Our situation is skewed from the norm- we are a bit younger than most posters here (40 & 42), we owned a house in San Franicsco and the kiddos were in private preschool in SF (there is no public preschool.) My husband was working endless hours in a high pressure high tech job which also entailed lots of travel. I wasn't working as my job skills from before kids were in high pressure lots-of-travel high tech, too- very few part time jobs in that industry, so I hadn't gone back to work. We had some money saved from before kids and we were dipping into that every month to get by. Even with a very low key lifestyle. Fancy San Francisco restaurants and cultural outings were definitely out of our reach. Babysitters there are $18/hour. Movie nights cost us $100 with babysitting, parking, tickets, small container of popcorn...

Here in Guadalajara our cost of living- even with a big fixer upper house and a temporary apartment rental (until the house is livable) and private kindergarten for the girls- is small fraction of what it was in San Francisco. The best thing, though, is that my husband isn't stressed out about work now, we are getting more quality time with the kids and each other. All 4 of us are having daily adventures here- with language, food, culture, meeting interesting new people, dealing with crushed ancient clay sewer lines and other old house mysteries, etc. And we're definitely not stressed about money. Our savings is enough, plus the proceeds from the sale of the house in San Francisco. We have never been happier, honestly, and the kids are going to grow up really knowing another language and culture.

cheers
stina


drmike

Nov 15, 2007, 6:30 AM

Post #36 of 84 (8388 views)

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Re: [stina] Is It Really Cheaper to Live in Mexico?

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Way to go "stina"...excellent attitude!
Dr. Mike

http://www.smarthealthchoices.blogspot.com

There are hundreds of paths up the mountain,
all leading in the same direction,
so it doesn't matter which path you take.
The only one wasting time is the one
who runs around and around the mountain,
telling everyone that his or her path is wrong.


Hindu teaching



JohnnyBoy

Nov 15, 2007, 1:52 PM

Post #37 of 84 (8339 views)

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Re: [Gringal] Is It Really Cheaper to Live in Mexico?

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I have no idea how much Carol and Norma get from Social Security, but it could easily be as much as $4000 per month, or more, combined.

Of course most minds run to the $500-$600 per month lower end of the Social Security benefit amount, and they forget to double it, or even if they do double it, $1000-$1200 a month to live in SMA would sound like quite a feat.

Carol and Norma, I suspect, have other sources of income besides their Social Security. They have proceeds from their book, they sold a house in Arizona prior to moving to SMA. They write. Surely they are not living on only two low-end Social Secuity benefits.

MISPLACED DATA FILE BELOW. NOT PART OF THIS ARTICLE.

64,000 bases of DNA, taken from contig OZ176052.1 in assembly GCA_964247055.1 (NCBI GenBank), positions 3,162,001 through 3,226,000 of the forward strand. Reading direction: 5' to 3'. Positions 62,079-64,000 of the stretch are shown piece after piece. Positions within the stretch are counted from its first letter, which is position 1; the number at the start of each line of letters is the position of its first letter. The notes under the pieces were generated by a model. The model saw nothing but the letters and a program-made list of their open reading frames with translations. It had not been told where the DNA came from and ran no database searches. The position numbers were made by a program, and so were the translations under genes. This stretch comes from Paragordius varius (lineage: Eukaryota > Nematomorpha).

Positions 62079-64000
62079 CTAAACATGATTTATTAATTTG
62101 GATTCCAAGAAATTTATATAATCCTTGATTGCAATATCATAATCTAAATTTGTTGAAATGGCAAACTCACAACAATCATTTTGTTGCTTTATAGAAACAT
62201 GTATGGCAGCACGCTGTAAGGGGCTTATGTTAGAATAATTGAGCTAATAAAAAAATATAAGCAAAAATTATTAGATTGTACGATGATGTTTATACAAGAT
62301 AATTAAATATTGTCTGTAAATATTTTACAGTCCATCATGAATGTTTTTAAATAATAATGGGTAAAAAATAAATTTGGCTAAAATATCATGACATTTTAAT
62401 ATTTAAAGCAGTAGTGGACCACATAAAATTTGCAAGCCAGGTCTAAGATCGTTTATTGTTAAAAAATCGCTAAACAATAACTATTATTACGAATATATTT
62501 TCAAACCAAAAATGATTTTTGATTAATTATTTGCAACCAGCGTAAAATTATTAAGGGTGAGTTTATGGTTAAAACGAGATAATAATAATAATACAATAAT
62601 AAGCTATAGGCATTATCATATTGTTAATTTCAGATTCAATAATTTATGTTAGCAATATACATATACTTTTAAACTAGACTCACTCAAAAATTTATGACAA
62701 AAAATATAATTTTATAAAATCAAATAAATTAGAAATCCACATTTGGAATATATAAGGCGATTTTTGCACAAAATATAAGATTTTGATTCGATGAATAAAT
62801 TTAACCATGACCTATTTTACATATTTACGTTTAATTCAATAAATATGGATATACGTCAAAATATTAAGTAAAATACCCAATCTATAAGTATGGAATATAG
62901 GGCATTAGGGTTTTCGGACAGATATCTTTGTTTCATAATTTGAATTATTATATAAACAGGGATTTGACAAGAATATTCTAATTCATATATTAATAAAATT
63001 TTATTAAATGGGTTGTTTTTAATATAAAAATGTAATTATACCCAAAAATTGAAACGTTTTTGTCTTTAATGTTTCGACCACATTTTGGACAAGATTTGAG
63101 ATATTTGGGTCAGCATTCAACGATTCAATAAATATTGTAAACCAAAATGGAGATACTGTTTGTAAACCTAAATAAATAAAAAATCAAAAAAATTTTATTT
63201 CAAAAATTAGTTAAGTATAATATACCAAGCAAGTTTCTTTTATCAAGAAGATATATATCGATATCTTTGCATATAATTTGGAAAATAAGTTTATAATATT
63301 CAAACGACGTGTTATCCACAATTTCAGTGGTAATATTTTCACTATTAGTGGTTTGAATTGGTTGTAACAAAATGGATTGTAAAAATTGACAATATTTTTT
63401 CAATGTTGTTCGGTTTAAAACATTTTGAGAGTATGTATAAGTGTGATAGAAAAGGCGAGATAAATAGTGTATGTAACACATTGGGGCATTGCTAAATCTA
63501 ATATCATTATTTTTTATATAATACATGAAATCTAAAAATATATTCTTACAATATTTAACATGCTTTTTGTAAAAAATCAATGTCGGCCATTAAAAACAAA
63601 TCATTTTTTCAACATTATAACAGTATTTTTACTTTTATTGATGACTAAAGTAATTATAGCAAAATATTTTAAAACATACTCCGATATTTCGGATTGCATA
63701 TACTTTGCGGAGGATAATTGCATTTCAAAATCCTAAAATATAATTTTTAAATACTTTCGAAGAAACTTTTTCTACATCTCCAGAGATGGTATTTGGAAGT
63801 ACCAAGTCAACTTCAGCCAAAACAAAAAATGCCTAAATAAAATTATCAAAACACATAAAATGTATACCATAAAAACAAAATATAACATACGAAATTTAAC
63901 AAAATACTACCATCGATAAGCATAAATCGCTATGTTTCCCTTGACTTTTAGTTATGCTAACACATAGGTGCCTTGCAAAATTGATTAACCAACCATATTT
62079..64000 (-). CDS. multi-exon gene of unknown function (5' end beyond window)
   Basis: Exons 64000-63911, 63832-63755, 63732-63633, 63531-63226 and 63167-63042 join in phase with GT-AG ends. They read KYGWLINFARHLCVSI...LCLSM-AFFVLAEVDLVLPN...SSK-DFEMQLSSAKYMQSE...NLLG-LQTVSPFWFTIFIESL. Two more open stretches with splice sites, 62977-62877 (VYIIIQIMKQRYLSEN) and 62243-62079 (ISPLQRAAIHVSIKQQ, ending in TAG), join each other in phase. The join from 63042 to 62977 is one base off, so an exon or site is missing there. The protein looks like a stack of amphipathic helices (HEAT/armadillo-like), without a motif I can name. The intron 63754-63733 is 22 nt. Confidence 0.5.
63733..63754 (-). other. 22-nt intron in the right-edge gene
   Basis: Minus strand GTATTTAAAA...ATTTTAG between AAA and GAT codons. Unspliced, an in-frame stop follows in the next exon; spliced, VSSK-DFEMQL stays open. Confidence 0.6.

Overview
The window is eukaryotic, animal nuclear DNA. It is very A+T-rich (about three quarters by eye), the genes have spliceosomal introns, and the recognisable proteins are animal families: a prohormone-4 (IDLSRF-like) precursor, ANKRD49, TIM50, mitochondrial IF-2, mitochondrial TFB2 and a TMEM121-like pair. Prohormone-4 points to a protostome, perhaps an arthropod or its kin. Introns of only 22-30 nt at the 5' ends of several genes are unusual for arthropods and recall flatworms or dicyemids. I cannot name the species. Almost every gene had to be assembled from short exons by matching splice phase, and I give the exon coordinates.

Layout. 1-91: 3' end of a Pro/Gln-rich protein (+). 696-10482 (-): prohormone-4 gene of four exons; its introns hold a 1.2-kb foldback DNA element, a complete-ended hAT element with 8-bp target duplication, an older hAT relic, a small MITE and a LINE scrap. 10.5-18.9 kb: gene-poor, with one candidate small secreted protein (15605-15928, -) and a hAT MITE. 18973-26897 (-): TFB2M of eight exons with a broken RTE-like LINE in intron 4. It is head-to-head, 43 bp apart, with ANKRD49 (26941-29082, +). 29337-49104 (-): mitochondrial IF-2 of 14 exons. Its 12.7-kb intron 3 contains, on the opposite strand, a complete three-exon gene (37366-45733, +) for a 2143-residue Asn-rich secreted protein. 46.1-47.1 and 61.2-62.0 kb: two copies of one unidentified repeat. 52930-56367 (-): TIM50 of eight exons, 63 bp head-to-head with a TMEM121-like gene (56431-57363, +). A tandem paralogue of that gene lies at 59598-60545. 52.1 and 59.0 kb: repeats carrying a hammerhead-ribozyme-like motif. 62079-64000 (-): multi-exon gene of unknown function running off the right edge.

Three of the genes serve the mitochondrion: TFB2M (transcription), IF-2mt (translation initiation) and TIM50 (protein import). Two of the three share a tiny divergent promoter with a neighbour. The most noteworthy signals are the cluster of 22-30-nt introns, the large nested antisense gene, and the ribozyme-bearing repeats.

In the final analysis it is certainly none of my business how much they have to live on and I am not trying to make it my business, not in any way. I greatly admire Carol and Norma. But if they want to be up front and serious about this, then they, as well as others who make similar claims, need to fess up and state unequivocally and completely what the income is.

And those of you who fail to take into consideration the up front purchase of a dwelling and not figure that into the cost of living in Mexico are not being completely open and honest about this matter. If your house cost US$250,000 (I use that figure because it seems to the minimum that most NOB people would expect to spend for a house in SMA or Ajijic), and had you invested that amount in a secure investment, like a CD, instead of buying the house, your investment would earn you about $1000 per month (at approx. 5%). So add $1000 a month to your monthly expenses and you will see there is almost no way anyone or a couple receiving minimal or close to minimal Social Security benefits could make it, in Mexico, or anywhere else.

IMHO.

jb


sandykayak


Nov 15, 2007, 2:20 PM

Post #38 of 84 (8331 views)

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Re: [alex .] Is It Really Cheaper to Live in Mexico?

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One expenditure that is rarely mentioned is the amount of money spent on "charitable contributions." Does anyone have a pre-set amount that they set aside to give away every month?

A difficult one to quantify is the fundraisers where you pays your money and, say, get a meal. How many of these per month do you attend that you might not? And I imagine a lot of people eat out a lot more than when NOB.
Sandy Kramer
Miami, Fla & El Parque


robrt8

Nov 15, 2007, 3:04 PM

Post #39 of 84 (8320 views)

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Re: [JohnBleazard] Is It Really Cheaper to Live in Mexico?